River Cities

City of Miami Springs versus police contract seemingly unsolvable

As of this coming October, Miami Springs Police will have been without a contract with the city for six years. The situation is convoluted, complicated and difficult to explain even by those involved in the process, namely union reps and city officials.

According to police officers, it’s not a matter of wanting a raise. The major differences are over the amount of money officers must contribute to their retirement fund, and the city wanting to cut benefits. Benefits in question include the number of years an officer must work in order to qualify for retirement.

Civilian naysayers to police demands say that the cops don’t work that hard because there’s little crime in Miami Springs. Conversely, crime stats are relatively low because of the quality of the police force.

Logically, it’s not unreasonable that any type of crime that happens in Miami-Dade County can happen in Miami Springs. Last month a fleeing felon raced from the Kendall area and ended up in the city, where he was killed after a manhunt.

Local officers routinely handle traffic stops and domestic problems, which are the two most dangerous calls for police. The only Springs officer killed in the line of duty lost his life during a traffic stop.

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Just because Miami Springs is an idyllic community, that doesn’t mean serious crimes don’t and can’t happen here. The average citizen has no idea what goes on in the city if it doesn’t make the news.

However, numerous residents unquestionably support the police. Also, city management and elected officials claim to support the police. Nevertheless, some elected officials were personally affronted by the recent picketing in front of City Hall prior to council meetings.

Some police officers also take the city’s non-action personally and don’t want to even shake hands with some elected officials. It may be a matter of business but some on both sides can’t help but take it personally.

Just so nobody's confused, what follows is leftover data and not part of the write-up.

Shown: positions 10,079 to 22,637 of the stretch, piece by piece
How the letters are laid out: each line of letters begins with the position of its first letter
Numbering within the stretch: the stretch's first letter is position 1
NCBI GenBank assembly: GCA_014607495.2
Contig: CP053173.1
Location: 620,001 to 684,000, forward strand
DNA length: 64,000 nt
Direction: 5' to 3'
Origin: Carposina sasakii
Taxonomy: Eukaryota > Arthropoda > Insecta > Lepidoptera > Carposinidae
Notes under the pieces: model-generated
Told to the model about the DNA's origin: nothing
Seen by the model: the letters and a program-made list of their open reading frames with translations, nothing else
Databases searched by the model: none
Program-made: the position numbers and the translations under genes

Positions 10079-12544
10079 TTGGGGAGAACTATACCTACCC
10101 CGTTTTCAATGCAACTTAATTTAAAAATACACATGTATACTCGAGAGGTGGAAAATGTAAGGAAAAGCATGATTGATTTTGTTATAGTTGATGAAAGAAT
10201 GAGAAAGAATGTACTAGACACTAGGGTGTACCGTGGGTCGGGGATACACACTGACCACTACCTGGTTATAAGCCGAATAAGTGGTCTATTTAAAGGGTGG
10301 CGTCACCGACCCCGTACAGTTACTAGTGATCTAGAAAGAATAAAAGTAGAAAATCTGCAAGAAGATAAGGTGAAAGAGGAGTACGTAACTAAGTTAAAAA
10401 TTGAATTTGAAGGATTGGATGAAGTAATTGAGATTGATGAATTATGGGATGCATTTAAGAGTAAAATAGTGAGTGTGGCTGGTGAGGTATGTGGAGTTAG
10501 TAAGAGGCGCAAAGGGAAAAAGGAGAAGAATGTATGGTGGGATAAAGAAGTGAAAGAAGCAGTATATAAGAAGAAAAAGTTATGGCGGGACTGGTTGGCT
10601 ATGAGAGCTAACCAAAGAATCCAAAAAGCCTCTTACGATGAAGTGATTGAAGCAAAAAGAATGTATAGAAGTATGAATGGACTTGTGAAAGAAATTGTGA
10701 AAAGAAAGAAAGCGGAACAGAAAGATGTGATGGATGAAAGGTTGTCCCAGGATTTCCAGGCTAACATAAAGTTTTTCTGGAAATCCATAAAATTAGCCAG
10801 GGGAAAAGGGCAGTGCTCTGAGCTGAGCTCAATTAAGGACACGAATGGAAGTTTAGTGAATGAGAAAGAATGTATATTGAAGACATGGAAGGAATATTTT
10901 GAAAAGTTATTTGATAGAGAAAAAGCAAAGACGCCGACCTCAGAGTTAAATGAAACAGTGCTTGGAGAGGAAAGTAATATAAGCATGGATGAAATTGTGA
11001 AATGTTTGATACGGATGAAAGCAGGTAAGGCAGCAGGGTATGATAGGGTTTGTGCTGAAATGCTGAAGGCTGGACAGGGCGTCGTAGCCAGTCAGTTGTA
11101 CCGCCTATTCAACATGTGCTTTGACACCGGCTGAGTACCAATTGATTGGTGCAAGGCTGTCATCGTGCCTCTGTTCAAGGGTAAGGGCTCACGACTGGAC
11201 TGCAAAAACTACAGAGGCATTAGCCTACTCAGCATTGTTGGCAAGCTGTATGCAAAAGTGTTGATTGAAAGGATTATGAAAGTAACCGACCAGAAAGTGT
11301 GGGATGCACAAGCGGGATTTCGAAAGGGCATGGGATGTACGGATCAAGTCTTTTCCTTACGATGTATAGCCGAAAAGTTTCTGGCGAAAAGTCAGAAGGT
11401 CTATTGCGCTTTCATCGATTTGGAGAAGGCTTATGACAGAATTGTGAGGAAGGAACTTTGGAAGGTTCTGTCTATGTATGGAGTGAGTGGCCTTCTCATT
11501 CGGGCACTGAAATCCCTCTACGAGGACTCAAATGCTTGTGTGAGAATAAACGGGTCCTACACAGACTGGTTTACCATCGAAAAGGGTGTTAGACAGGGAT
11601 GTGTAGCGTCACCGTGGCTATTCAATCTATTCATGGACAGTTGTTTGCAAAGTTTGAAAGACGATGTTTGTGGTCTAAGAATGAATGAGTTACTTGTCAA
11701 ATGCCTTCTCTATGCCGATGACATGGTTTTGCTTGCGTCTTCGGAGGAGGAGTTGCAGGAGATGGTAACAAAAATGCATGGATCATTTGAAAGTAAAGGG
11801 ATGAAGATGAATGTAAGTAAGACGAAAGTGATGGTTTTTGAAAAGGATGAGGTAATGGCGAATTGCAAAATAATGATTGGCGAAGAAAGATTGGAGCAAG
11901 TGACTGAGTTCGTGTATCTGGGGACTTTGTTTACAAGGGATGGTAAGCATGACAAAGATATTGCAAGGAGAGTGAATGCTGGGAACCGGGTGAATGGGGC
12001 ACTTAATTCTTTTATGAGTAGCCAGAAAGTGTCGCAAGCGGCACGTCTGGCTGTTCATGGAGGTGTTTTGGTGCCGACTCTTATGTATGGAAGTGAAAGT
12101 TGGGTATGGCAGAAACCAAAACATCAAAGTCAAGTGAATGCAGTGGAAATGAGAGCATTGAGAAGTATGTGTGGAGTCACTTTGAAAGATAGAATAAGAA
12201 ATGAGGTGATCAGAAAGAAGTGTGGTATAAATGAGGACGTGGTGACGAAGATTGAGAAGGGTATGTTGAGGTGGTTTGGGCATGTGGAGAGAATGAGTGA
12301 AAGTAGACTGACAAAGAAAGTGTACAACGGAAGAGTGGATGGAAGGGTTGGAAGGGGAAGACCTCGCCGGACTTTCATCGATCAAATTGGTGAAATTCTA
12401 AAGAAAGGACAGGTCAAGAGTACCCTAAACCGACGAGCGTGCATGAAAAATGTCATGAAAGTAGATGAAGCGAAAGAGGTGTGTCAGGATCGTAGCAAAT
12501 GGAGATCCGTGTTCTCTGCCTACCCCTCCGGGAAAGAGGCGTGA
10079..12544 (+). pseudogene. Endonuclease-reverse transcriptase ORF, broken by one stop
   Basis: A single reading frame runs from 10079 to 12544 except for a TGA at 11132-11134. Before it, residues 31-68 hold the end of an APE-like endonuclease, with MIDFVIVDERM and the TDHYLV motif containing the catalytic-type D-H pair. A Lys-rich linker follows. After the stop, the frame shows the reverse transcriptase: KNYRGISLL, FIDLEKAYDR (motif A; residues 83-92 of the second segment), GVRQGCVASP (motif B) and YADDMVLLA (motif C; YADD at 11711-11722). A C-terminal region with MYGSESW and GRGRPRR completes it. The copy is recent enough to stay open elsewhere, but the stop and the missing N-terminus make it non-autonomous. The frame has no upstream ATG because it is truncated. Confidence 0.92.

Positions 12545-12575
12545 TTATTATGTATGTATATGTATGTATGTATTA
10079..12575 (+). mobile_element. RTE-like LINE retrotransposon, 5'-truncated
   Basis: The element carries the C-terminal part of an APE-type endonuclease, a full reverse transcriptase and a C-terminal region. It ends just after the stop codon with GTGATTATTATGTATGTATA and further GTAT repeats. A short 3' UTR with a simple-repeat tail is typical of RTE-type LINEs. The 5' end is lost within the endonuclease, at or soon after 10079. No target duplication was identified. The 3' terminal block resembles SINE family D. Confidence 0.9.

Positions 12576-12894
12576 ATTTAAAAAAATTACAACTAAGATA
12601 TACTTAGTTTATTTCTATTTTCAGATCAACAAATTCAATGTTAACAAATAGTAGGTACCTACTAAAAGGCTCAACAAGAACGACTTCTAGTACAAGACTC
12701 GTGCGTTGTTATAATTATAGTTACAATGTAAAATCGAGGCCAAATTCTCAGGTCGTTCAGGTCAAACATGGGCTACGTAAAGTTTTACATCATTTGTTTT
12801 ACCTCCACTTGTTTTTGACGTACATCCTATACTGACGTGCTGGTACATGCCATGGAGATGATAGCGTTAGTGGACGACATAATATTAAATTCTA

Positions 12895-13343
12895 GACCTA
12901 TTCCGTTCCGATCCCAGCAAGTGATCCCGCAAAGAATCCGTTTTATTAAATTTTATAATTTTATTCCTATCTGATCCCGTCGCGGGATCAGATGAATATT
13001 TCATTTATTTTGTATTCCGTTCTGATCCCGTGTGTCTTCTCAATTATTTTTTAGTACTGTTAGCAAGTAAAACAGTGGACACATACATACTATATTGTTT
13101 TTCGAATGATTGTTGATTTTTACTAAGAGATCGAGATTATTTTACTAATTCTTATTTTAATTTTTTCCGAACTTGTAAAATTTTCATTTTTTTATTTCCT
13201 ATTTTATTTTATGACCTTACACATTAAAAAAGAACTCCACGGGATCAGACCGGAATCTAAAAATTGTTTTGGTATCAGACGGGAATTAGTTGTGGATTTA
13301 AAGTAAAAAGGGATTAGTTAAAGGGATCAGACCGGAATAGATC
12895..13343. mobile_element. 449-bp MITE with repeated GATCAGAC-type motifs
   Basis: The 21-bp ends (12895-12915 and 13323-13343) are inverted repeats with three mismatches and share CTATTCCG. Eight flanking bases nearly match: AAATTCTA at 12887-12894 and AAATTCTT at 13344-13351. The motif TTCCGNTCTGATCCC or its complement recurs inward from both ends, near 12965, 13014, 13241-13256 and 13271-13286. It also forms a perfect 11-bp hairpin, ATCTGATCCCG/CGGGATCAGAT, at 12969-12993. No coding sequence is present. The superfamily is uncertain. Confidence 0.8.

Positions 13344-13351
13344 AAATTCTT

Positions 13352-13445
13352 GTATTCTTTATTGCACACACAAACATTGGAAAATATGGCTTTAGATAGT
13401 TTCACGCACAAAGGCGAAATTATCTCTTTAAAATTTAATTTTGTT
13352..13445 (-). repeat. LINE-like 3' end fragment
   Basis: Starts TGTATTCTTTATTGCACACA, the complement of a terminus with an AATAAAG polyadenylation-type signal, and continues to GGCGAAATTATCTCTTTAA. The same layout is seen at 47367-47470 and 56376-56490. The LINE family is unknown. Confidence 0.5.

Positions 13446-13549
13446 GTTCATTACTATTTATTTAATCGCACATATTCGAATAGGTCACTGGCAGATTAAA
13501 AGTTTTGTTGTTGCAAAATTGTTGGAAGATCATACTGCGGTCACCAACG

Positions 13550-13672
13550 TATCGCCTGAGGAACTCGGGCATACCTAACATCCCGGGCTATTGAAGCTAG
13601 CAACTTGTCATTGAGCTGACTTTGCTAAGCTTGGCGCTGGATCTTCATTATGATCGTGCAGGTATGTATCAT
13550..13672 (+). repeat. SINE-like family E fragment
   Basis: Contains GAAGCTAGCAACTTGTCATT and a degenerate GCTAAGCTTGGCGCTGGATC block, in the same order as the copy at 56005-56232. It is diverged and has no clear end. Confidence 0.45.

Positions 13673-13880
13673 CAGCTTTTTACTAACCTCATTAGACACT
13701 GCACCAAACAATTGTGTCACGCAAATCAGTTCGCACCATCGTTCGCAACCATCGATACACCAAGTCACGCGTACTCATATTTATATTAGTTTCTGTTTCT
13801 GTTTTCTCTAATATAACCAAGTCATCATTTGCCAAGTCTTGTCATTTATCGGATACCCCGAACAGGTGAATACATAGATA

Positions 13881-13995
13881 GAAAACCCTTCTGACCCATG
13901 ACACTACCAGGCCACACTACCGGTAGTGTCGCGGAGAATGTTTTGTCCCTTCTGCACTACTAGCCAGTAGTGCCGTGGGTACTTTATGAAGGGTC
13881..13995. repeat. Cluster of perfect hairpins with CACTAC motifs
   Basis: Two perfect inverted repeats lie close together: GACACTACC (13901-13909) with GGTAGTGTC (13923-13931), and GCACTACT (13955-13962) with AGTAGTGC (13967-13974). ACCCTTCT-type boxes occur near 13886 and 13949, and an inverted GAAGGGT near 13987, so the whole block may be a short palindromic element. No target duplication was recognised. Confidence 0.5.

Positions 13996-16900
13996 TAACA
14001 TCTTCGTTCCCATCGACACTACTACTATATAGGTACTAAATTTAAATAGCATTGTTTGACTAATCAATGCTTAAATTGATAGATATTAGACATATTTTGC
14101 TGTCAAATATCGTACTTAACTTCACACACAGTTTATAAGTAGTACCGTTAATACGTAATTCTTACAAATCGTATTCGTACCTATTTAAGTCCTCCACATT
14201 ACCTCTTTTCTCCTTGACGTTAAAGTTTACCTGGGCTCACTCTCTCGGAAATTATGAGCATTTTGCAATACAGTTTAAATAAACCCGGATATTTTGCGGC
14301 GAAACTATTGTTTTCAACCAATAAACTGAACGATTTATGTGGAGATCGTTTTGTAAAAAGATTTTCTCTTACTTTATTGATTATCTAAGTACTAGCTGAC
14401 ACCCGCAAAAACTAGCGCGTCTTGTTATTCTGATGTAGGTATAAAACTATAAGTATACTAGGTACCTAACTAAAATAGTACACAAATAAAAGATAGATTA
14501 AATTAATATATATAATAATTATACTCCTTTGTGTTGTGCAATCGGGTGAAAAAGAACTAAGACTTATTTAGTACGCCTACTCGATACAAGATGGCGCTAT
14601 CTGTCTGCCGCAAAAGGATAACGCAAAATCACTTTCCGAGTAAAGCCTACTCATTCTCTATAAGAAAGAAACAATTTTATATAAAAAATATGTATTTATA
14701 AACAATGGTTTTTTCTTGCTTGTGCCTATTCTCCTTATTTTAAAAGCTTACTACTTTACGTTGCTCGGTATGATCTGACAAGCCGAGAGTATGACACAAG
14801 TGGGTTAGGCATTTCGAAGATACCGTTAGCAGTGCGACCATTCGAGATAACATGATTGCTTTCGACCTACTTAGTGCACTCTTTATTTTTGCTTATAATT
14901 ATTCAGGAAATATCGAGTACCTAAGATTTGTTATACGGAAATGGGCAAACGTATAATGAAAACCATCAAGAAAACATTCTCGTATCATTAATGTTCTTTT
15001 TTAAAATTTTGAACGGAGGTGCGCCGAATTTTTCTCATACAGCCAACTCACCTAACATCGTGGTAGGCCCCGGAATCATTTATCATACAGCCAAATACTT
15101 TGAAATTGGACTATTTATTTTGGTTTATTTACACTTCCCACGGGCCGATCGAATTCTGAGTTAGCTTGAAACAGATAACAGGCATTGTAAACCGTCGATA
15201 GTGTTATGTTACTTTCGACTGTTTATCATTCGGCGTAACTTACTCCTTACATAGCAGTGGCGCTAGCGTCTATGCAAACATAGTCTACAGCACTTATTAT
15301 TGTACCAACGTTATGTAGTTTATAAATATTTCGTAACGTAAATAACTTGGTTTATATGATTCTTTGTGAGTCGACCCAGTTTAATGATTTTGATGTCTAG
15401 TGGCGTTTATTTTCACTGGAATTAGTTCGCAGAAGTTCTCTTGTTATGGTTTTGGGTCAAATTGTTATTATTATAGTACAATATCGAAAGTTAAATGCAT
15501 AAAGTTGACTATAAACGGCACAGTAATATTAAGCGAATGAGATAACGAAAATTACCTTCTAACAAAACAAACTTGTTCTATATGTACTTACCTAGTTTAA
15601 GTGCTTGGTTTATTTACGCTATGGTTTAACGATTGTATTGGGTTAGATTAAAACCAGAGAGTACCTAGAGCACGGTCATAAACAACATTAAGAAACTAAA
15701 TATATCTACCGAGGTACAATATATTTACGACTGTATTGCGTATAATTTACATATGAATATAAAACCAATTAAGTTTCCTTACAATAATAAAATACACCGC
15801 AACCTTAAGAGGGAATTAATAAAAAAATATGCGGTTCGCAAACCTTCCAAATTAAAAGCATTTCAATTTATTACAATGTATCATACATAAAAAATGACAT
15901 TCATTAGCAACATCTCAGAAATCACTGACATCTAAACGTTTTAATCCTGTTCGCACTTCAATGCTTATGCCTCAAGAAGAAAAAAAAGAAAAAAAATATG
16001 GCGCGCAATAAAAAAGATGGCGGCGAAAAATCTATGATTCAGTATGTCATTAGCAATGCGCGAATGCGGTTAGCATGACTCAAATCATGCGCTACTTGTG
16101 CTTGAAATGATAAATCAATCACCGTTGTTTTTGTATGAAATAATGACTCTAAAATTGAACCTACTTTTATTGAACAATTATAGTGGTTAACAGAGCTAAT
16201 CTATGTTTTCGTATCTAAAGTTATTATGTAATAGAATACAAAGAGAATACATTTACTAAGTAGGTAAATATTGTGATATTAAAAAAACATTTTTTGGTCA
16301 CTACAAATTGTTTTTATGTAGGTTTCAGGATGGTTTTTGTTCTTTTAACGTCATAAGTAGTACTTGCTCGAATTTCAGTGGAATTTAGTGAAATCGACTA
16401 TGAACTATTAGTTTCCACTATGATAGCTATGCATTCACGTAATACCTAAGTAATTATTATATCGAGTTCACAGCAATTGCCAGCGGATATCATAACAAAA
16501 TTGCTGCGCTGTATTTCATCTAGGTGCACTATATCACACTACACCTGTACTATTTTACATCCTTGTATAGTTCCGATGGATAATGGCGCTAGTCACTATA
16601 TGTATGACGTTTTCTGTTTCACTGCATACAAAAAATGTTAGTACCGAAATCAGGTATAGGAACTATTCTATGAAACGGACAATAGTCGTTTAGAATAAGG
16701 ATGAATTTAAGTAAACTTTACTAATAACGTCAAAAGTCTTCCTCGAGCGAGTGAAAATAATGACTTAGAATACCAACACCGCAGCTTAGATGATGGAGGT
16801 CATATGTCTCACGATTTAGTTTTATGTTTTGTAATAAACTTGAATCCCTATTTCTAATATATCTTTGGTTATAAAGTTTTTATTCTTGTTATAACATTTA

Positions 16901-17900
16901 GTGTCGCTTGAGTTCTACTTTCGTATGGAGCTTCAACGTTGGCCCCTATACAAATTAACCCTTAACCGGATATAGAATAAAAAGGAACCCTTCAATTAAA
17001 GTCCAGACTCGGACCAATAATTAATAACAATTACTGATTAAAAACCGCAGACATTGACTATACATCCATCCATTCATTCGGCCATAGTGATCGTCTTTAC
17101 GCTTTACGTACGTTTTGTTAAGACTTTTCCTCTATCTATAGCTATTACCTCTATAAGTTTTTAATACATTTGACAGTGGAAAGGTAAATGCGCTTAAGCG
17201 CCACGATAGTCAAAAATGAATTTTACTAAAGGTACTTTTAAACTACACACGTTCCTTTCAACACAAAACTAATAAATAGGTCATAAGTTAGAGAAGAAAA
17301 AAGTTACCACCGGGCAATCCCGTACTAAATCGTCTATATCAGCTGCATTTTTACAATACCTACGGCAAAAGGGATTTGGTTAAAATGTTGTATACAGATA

FOP (Fraternal Order of Police) Union representative Officer Jorge Capote (the other rep is Detective Ray Tamargo), said the FOP attorney presented the city with a list of questions seeking answers.

“They answered one,” said Capote. “I don’t know why they couldn’t answer the other four.”

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As for why negotiations have been ongoing for nearly six years, Capote had no definitive answer.

“We have made offers and the other side won’t even address them. The attitude is, ‘We’re not going to talk about this,’ ” said Capote. “Management chooses what it wants to discuss. That’s not negotiating.”

Capote said some council members have been in office long enough to have been part of the process. Capote acknowledges that some city leaders are annoyed by the picketing.

“Being silent for five years got us nowhere,” said Capote. “Since we changed unions, we haven’t demonstrated in hopes that the FOP can negotiate a settlement.”

At a July special meeting to accept a concept on a new aquatic center, two citizens used open forum to criticize the council for not taking action on the police contract and, although it was not an agenda item, council members responded.

“It’s untrue that this council has not tried to bargain in good faith,” said Councilman George Lob. “This council has bargained in all those five years, whether it was accepted is one thing, whether they rebutted is another thing. To state that we haven’t made an effort is incorrect.”

Councilman Billy Bain said, “That (critical) statement is unfair, at least during my time up here.”

It was mentioned that the police changed unions, which caused a setback of a few months. That’s a given, but no one could say why the process is approaching six years without an agreement.

With all the time that has passed with countless lawyers and mediators involved and tens of thousands of dollars spent by both sides, explanations of police wants have become more convoluted than ever.

According to Capote, the FOP union presented an offer to the city on July 23. However, with the budget set at last year’s rate, any agreement that costs the city money is highly unlikely to be accepted.

“It’s certainly not our fault that the process has been going on for more than five years,” said Capote.

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